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Last updated: 6/23/2019
Home / Gallery Tour 1 / Old Master Drawings and Prints / Gallery Tour 2 / Artists
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Old Master Prints: Augustin Hirschvogel (Nuremberg 1503-1553 Vienna)

Dürer: The Apocalypse / Dürer: Large Passion / Dürer: Small Woodcut Passion / Dürer: Engraved Passion / Dürer: Other Passion
Dürer: Life of the Virgin / Dürer: Holy Family / Dürer: Saints and Martyrs / Dürer: Other Images
Ship of Fools 1 / Ship of Fools 2 / Ship of Fools 3 / Ship of Fools 4 / Copies After Durer

German Drawings: Hans Sebald Beham / Virgil Solis / Hans von Aachen / Johann Heinrich Roos

German 16th century printmakers: Heinrich Aldegrever, Jost Amman, Hans Sebald Beham, Hans Brosamer, Hans Burgkmair,
Lucas Cranach, Albrecht Durer, Albrecht Durer (After), Augstin Hirschvogel, Hans Holbein (After), Hopfer Family,
Monogrammist IS with the Shovel, Georg Pencz, Hans Schäufelein, Virgil Solis, Monogrammist W.S. (Wolfgang Stuber?)
Augustin Hirschvogel was the younger son and yonger brother of Veit Hirschvogel, both of whom, like hium, were artists, initially working in Nuremberg. After Nuremberg accepted the Reformation, their major specialty–glass painting–was no longer allowed in Nuremberg's churches. Augustin, however, was also an etcher, a cartographer, and a mathematician, avenuses of employment still open to him. He was proficient at pen-and-ink drawings, over 60 of which survive from his early Nuremberg period (to 1536), and included a series of hunting scenes for stained-glass roundels, done in a style that showed his indebtedness to Albrecht Dürer's drawing style (as did the drawings of Hans Sebald Beham and Georg Pencz). After a seven-year stay in Ljublana, durinmg which he produced maps of the Turkish borders and Austria, he returned to Nuremberg. During this time he also made etchings for a book containing 37 etchings of geormetric and perspectival constructions, perhaps under the influence of Dürer's books on perspective illustrated with woodcuts. In 1544, Hirschvogel moved to Vienna where he worked as a cartographer, mathematician, stained-glass painter, and etcher. He produced scale drawings of fortifications for the city of Vienna, whence he was sent to Ferdinand I in Prague to explain his system of fortifications and his trigonometric system of triangulation. Ferdinand gave him a pension of 100 gulden for life and sent him off to show his brother, the Emperor Charles V, how this worked. During the last decade of his life, he made most of the 300 etchings he created during his life. He was also the first etcher to use copper (instead of iron) regularly and to use multiple bites in creating his etchings. The largest single group of these were 113 Old and New Testament scenes (seee below) for the Hungarian reformer Peter Perényi (1502-1548) to illustrate his Konkordanz or Concordance of Old and New Testament scenes. In adddition to Dürer and his former pupils, Hirschvogel was influenced by Agostino da Musi (c. 1490-after 1536) and the school of Raphael. He also did a number of landscapes reflecting the influence of Albrecht Altdorfer and Wolfgang Huber. His etchings are illustrated in The Illustrated Bartsch 18, ed. Jane S. Peters (NY: Abaris Boks, 1982) and in The New Hollstein. I have taken most of the information above from the article on Hirschvogel in The Grove Encyclopedia of Northern Renaissance Art, ed Gordon Campbell (Oxford: Oxford University Press, 2009), 3 volumes, here at II, 255-55. The standard monograph on Hirschvogel is by Karl Schwartz: Augustin Hirschvogel, 2 vols. (Berlin, 1917, reprinted in 1971: NY: Collectors Editions), which published a separate volume of plates accompanying Schwartz's text. I will refer to both Bartsch and the Schwartz numbers. Benjamin Rifkin, who provides an introduction to the plate volume, says that "The captions to the Konkordanz plates were apparently composed prior to the illustrations and added to Hisrchvogel's etchings in the second state" (p. 10). Since our two etchings have no captions, that may mean that they are first-state impressions.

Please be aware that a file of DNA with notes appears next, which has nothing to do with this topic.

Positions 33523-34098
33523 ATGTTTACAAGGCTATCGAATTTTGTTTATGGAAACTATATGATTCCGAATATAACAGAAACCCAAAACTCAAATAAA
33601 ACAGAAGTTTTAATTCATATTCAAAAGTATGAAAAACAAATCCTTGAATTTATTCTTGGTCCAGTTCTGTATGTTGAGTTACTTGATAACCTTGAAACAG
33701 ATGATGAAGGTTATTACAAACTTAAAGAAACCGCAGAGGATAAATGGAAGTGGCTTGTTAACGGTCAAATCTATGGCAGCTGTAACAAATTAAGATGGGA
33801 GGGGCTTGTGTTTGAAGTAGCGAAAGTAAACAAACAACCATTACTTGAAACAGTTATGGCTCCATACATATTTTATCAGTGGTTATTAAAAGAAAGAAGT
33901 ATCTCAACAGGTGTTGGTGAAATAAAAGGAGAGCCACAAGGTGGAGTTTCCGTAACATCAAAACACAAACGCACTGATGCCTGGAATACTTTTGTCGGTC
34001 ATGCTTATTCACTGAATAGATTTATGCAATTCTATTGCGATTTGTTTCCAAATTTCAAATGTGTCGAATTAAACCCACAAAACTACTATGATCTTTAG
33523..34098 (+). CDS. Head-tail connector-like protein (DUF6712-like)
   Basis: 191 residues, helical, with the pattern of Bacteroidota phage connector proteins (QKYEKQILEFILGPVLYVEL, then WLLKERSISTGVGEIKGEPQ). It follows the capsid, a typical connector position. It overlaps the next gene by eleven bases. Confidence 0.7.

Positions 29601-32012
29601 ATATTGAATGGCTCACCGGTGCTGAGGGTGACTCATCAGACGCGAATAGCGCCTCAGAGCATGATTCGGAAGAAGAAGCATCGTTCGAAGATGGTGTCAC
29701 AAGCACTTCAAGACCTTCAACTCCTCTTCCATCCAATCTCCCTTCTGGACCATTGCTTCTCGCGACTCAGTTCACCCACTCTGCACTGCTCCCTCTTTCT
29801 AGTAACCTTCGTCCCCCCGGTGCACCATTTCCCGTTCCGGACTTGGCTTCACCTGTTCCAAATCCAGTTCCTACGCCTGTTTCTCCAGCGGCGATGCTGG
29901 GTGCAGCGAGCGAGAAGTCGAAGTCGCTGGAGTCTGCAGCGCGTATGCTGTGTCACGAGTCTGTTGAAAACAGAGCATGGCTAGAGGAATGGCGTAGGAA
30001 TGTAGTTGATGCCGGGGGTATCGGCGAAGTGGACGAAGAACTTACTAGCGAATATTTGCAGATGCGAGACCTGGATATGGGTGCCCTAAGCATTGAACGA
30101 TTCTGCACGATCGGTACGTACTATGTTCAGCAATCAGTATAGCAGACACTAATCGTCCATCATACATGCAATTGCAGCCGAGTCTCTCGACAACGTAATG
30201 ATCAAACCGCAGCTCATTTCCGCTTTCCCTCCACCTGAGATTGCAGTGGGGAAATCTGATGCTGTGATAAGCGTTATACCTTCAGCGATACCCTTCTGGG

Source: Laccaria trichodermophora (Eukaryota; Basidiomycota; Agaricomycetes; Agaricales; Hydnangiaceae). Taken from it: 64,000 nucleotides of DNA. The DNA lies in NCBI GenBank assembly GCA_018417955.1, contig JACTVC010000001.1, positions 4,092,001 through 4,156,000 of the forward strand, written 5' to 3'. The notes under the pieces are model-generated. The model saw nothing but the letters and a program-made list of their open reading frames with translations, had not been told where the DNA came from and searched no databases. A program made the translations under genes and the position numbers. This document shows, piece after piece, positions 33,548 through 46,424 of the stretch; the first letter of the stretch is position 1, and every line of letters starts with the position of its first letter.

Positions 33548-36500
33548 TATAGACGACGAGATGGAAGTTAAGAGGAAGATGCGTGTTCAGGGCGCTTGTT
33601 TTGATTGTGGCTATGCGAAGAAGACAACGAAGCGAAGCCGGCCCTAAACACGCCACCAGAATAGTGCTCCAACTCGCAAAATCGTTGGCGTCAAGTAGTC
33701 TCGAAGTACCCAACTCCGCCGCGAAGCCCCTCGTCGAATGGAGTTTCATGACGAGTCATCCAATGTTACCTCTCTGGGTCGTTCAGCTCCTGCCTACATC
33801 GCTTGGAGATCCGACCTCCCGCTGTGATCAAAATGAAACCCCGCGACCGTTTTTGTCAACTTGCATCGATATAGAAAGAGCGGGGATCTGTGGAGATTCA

Ecce Homo Original etching, 1546 (Bartsch 1.61 (paired with B 1 60: Moses veils his face to speak to the people of Israel (Exodus 34). The text that relates to this image is John 19: 5-7: "So Jesus came out, wearing the crown of thorns and the purple robe. Pilate said to them, ‘Here is the man!’ When the chief priests and the police saw him, they shouted, ‘Crucify him! Crucify him!’ Pilate said to them, ‘Take him yourselves and crucify him; I find no case against him.’ The Jews answered him, ‘We have a law, and according to that law he ought to die because he has claimed to be the Son of God.’" Dated 1548 lower left. Thread margins. Image size: 114x144mm. Price: $1750.
The Rejected Stone becomes the Chief Cornerstone. Original etching, 1546 (Bartsch 1.101 (paired with B 1 102: The Transfiguration (Mark 9). The texts that are related to this image are Psalm 2: 8 and Isaiah 28: 16-17: "See, I am laying in Zion a foundation stone, a tested stone, a precious cornerstone, a sure foundation: ‘One who trusts will not panic.’ And I will make justice the line, and righteousness the plummet; hail will sweep away the refuge of lies, and waters will overwhelm the shelter." Dated 1548 below the Tables of the Law between the central columns. Thread margins. Image size: 114x144mm. Price: $1500.

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